Synopsis: Famous symbologist Robert Langdon (Tom Hanks) follows a trail of clues tied to Dante, the great medieval poet. When Langdon wakes up in an Italian hospital with amnesia, he teams up with Sienna Brooks (Felicity Jones), a doctor he hopes will help him recover his memories. Together, they race across Europe and against the clock to stop a madman (Ben Foster) from unleashing a virus that could wipe out half of the world’s population.
Release Date: October 28, 2016 MPAA Rating: PG-13
Genre(s): Drama, Action
Robert Langdon (Tom Hanks from Sully) is back to solve yet another puzzle in Inferno, and this time, he’s journeying through the depths of hell. Okay, not literally through hell (this is not a Greek period piece), but with Dante’s “Inferno” as the key to solving the puzzle that has been placed before Langdon, the imagery throughout the movie paints a picture of hell.
Inferno finds Langdon in Italy (naturally), where he wakes up with temporary amnesia and a nasty head womb in a Florence hospital. He can’t remember how he got there, or even simple things like what that brown stuff people drink to wake up is called, but before long he realizes that what he’s been up to the past two days is far from the standard tourist fare. Langdon has been trying to save the world from a deadly disease that will wipe out a great deal of the population. Created by American billionaire Bertrand Zobrist (Ben Foster from Warcraft), who believes overpopulation will lead to the extinction of the human race and the only way to stop that is global mass murder, this new plague has been hidden somewhere in the world with a date and time set when it will be released. Once that happens, there is no hope for humanity.
How exactly Langdon got mixed up in saving the world from what can only be viewed as a new Black Plague is part of the mystery that lies in Inferno, so explaining it here would be ruining part of the fun–and Inferno is very fun. With a new, younger sidekick to help him on his journey, child prodigy Dr. Sienna Brooks (Felicity Jones from True Story), Langdon is up for the challenge. His foe is the virus, but it also may be the World Health Organization (WHO). As is expected, you can’t trust anyone or any group. As for Brooks, she is a smart, well-educated woman who knows her way around history, and, not surprisingly, Dante, making her a perfect match for Langdon. Together, they embark on an adventure to save the world, and every moment is full of thrills, uncertain predicaments, and most importantly, suspense. You can’t go wrong with Inferno, even with its mild inconsistencies and certain predictable tropes it relies heavily upon. The movie is just too much fun to fault, and the mystery a great melding of history, science, and the unpredictability of the future.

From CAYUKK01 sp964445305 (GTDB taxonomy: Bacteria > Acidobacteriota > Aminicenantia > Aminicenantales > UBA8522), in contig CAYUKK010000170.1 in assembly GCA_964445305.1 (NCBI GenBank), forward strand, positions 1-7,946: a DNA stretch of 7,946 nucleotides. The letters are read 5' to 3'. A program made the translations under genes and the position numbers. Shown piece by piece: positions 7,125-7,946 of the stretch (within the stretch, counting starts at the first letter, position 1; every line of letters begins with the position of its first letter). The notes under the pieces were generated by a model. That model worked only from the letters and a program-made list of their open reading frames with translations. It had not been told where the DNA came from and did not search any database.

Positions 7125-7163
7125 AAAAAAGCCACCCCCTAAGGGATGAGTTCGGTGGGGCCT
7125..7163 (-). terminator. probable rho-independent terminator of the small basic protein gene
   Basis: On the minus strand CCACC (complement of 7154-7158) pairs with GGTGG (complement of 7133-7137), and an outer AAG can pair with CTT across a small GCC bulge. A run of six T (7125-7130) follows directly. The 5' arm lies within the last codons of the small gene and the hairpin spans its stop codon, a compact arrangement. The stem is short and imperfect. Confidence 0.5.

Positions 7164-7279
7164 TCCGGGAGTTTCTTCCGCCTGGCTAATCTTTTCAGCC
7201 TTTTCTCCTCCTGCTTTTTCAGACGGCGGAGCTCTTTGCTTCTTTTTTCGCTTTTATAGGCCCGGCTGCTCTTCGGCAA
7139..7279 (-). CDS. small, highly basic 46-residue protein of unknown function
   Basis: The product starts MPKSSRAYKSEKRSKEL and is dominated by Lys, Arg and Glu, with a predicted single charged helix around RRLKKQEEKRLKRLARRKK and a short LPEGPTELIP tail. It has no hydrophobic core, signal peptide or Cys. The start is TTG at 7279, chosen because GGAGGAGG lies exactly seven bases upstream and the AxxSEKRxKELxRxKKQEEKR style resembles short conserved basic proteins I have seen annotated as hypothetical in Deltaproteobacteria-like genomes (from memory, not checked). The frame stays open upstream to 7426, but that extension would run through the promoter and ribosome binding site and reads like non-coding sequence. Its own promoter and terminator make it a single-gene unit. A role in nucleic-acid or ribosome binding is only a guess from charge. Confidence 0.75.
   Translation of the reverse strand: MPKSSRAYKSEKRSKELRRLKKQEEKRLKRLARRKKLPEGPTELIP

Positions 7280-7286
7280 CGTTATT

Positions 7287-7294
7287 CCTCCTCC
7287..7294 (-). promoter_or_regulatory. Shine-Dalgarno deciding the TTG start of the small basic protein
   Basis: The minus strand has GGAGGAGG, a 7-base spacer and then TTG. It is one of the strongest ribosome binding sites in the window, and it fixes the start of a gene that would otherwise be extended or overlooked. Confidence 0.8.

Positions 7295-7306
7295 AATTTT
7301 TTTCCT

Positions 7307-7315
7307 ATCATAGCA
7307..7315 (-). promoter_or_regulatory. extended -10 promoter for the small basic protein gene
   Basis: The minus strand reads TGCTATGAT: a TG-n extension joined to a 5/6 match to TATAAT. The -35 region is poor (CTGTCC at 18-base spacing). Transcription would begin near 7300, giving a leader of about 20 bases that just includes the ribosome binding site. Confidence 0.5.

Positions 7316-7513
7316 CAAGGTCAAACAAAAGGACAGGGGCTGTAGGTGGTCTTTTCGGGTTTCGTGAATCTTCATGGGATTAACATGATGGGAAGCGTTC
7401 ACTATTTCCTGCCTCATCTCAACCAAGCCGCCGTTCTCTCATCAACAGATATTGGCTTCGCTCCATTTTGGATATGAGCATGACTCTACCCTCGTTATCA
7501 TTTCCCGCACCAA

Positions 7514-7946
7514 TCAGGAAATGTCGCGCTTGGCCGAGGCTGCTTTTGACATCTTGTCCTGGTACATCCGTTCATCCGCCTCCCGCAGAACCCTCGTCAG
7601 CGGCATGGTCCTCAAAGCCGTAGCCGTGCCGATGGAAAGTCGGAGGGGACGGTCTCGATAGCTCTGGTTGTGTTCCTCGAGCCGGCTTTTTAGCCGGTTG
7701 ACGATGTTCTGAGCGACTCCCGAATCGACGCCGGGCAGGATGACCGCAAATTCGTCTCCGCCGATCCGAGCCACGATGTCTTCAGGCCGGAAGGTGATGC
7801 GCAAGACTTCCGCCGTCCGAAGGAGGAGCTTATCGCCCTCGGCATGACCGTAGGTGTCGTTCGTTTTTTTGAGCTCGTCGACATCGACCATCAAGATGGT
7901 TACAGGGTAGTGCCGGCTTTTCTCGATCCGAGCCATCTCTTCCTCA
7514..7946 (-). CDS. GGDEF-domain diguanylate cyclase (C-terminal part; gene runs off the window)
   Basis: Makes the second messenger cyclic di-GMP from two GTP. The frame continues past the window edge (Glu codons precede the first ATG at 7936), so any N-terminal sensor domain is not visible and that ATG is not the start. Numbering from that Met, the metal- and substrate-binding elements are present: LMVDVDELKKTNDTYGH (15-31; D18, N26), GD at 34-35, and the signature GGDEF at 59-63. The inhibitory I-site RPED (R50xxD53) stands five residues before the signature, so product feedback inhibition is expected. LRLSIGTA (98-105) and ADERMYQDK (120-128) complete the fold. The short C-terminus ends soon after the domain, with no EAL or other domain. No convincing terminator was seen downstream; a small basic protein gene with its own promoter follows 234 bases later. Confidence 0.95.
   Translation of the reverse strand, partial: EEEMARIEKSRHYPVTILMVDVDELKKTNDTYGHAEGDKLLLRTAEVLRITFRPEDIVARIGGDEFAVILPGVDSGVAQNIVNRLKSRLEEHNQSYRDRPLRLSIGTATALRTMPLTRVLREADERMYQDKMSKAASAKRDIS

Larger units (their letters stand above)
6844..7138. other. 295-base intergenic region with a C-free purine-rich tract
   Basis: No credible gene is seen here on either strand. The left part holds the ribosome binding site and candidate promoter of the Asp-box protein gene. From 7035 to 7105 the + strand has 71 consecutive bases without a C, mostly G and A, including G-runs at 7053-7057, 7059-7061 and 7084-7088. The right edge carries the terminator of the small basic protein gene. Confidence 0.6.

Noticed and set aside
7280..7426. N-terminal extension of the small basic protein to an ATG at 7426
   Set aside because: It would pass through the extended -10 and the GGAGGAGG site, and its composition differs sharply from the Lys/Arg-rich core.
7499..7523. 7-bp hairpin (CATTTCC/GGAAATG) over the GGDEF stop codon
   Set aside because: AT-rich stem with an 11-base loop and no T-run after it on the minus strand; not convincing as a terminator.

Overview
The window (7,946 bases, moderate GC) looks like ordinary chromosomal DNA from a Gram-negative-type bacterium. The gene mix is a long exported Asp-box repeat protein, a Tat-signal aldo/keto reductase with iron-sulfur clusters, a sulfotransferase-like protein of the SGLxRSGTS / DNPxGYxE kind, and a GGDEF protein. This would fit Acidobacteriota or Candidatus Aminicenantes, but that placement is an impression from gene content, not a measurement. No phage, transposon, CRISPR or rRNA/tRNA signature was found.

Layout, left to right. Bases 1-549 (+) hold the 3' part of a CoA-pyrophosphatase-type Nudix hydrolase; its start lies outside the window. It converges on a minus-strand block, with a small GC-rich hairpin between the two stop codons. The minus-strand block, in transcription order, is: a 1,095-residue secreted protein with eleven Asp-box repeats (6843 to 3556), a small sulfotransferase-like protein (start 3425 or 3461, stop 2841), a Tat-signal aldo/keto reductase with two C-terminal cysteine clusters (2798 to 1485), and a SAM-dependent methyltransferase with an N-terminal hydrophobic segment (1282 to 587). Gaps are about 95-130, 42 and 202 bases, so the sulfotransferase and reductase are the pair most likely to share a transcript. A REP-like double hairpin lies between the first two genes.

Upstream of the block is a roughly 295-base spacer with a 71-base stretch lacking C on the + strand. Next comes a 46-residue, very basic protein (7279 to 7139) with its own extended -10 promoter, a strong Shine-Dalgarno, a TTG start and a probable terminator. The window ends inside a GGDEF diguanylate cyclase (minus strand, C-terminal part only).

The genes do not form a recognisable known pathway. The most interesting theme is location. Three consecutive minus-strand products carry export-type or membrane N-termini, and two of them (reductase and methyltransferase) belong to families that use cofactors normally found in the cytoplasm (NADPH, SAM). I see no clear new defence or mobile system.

Screenwriter David Koepp (Angels & Demons, Premium Rush) has successfully captured the entertaining mystery and tragic themes of Dan Brown’s “Inferno” in the movie adaptation. Inferno is fast-paced and mostly consistent, even when it overemphasizes the need for explanatory mumblings on history, and why mass murder is a problem. That is, of course, what makes Brown’s stories so entertaining–the weaving of myths, historical facts, and science to create a fascinating puzzle. Inferno does just that, and it doesn’t sacrifice character development in order to deliver action–it knows a strong balance is needed in order to succeed. And succeed it does; the clues laid out for Langdon are carefully constructed so that the viewer realizes their complexity but can also see the possibility in solving them. To make it too difficult or complicated would alienate a viewer who seeks to understand the story, while following along with an action-filled plot. Inferno manages to do both, and Koepp, along with Director Ron Howard (Rush), deserves credit.
Cast and Crew
- Director(s): Ron Howard
- Screenwriter(s): David Koepp
- Cast: Tom Hanks (Robert Langdon)Felicity Jones (Dr. Sienna Brooks)Sidse Babett Knudsen (Dr. Elizabeth Sinskey) Ben Foster (Bertrand Zobrist)Ana Ularu (Vayentha)Irrfan Khan (Harry Sims ‘The Provost’)Omar Sy (Christoph Bruder)
- Editor(s): Tom Elkins
- Cinematographer: Salvatore Totino
- Production Designer(s):
- Costume Designer:
- Casting Director(s):
- Music Score: Hans Zimmer
- Music Performed By:
- Country Of Origin: USA